m. and f.,
Nom. barbitos Androgeōs Īlion
Gen. barbitī Androgeō, -
Dat. barbitō Androgeō Īliō
Acc. barbiton Androgeō, -
Voc. barbite Androgeōs Īlion
Abl. barbitō Androgeō Īliō
1. Nouns in -os sometimes form the Accusative Singular in -um
instead of -on; as, Dēlum,
2. The Plural of Greek nouns, when it occurs, is usually
3. For other rare forms of Greek nouns the lexicon may be
28. Nouns of the Third Declension end in -a, -e, -ī, -ō, -y, -c,
-l, -n, -r, -s, -t, -x. The Third
Declension includes several distinct classes of Stems,—
I. Pure Consonant-Stems.
III. Consonant-Stems which have partially adapted themselves to
the inflection of ĭ-Stems.
IV. A very few stems ending in a long vowel or a diphthong.
V. Irregular Nouns.
29. 1. In these the stem appears in its unaltered form in all
the oblique cases, so that the actual
case-endings may be clearly recognized.
2. Consonant-Stems fall into several natural subdivisions,
according as the stem ends in a Mute,
Liquid, Nasal, or Spirant.
30. Mute-Stems may end,—
1. In a Labial (p); as, prīncep-s.
2. In a Guttural (g or c); as, rēmex (rēmeg-s); dux (duc-s).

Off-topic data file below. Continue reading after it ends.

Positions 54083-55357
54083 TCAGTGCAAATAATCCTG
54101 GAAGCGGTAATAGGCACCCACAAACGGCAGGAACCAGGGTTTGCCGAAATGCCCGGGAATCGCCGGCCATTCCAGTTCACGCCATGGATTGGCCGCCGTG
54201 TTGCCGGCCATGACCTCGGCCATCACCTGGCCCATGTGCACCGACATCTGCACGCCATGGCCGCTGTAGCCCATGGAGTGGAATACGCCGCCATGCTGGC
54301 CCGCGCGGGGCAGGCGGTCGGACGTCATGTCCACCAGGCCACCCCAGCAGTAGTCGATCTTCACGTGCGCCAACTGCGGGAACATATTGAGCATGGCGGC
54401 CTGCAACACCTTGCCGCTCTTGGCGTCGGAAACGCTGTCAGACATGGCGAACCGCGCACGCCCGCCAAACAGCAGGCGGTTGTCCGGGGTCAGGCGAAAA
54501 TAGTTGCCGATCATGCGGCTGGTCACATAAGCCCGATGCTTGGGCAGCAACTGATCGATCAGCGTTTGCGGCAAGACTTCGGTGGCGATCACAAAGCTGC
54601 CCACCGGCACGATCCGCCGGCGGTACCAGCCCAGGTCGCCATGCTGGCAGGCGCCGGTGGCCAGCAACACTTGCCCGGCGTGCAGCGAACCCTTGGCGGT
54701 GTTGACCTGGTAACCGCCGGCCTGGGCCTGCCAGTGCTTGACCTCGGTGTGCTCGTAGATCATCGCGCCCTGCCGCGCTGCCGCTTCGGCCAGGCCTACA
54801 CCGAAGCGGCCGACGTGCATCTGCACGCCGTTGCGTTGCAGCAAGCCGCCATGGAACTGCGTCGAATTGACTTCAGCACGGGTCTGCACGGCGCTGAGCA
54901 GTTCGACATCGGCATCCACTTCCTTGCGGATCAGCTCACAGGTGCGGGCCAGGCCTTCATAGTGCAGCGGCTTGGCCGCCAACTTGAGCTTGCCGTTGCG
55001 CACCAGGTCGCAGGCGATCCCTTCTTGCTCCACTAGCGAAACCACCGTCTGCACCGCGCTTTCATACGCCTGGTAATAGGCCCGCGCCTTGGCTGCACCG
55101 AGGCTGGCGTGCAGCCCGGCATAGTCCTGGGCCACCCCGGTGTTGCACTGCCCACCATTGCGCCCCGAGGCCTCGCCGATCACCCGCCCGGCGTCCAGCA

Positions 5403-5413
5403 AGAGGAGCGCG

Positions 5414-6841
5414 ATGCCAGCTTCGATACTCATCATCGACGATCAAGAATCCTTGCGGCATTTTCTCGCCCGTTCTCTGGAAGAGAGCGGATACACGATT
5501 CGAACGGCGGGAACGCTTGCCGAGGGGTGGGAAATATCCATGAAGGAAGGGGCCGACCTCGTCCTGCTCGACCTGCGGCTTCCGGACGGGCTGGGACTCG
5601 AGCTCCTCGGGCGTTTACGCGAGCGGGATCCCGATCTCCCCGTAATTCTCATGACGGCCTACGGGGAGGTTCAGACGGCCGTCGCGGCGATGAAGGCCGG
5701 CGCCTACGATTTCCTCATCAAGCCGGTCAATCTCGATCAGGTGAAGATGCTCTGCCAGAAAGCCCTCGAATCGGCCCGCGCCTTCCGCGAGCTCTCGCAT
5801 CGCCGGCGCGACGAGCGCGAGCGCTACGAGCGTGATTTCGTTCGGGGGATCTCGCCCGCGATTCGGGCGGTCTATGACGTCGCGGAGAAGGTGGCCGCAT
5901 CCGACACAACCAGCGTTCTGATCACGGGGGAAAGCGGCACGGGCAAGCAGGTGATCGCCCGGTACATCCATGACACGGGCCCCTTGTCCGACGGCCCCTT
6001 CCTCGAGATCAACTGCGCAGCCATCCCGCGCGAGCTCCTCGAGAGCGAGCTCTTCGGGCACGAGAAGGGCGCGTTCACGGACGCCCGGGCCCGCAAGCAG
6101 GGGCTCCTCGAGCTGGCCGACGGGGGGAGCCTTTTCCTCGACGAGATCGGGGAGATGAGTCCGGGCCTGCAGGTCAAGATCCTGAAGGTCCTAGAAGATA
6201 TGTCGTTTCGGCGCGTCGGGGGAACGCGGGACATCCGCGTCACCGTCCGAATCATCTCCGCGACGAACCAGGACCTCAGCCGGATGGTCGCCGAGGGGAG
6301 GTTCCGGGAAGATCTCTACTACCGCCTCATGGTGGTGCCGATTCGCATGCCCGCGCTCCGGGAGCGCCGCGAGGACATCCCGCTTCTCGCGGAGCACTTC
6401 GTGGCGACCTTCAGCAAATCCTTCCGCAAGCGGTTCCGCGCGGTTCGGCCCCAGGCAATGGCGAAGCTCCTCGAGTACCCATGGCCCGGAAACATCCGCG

3. In a Dental (d or t); as, lapis (lapid-s); mīles
1. STEMS IN A LABIAL MUTE (p).
31. Prīnceps, m., chief.
Nom. prīnceps -s
Gen. prīncipis -is
Dat. prīncipī -ī
Acc. prīncipem -em
Voc. prīnceps -s
Abl. prīncipe -e
Nom. prīncipēs -ēs
Gen. prīncipum -um
Dat. prīncipibus -ibus
Acc. prīncipēs -ēs
Voc. prīncipēs -ēs
Abl. prīncipibus -ibus
2. STEMS IN A GUTTURAL MUTE (g, c).
32. In these the termination -s of the Nominative Singular
unites with the guttural, thus
Rēmex, m., rower. Dux, c., leader.
SINGULAR. PLURAL. SINGULAR. PLURAL.
Nom. rēmex rēmigēs dux ducēs
Gen. rēmigis rēmigum ducis ducum
Dat. rēmigī rēmigibus ducī ducibus
Acc. rēmigem rēmigēs ducem ducēs
Voc. rēmex rēmigēs dux ducēs
Abl. rēmige rēmigibus duce ducibus
3. STEMS IN A DENTAL MUTE (d, t).
33. In these the final d or t of the stem disappears in the
Nominative Singular before the ending -
Lapis, m., stone. Mīles, m., soldier.
SINGULAR. PLURAL. SINGULAR. PLURAL.
Nom. lapis lapidēs mīles mīlitēs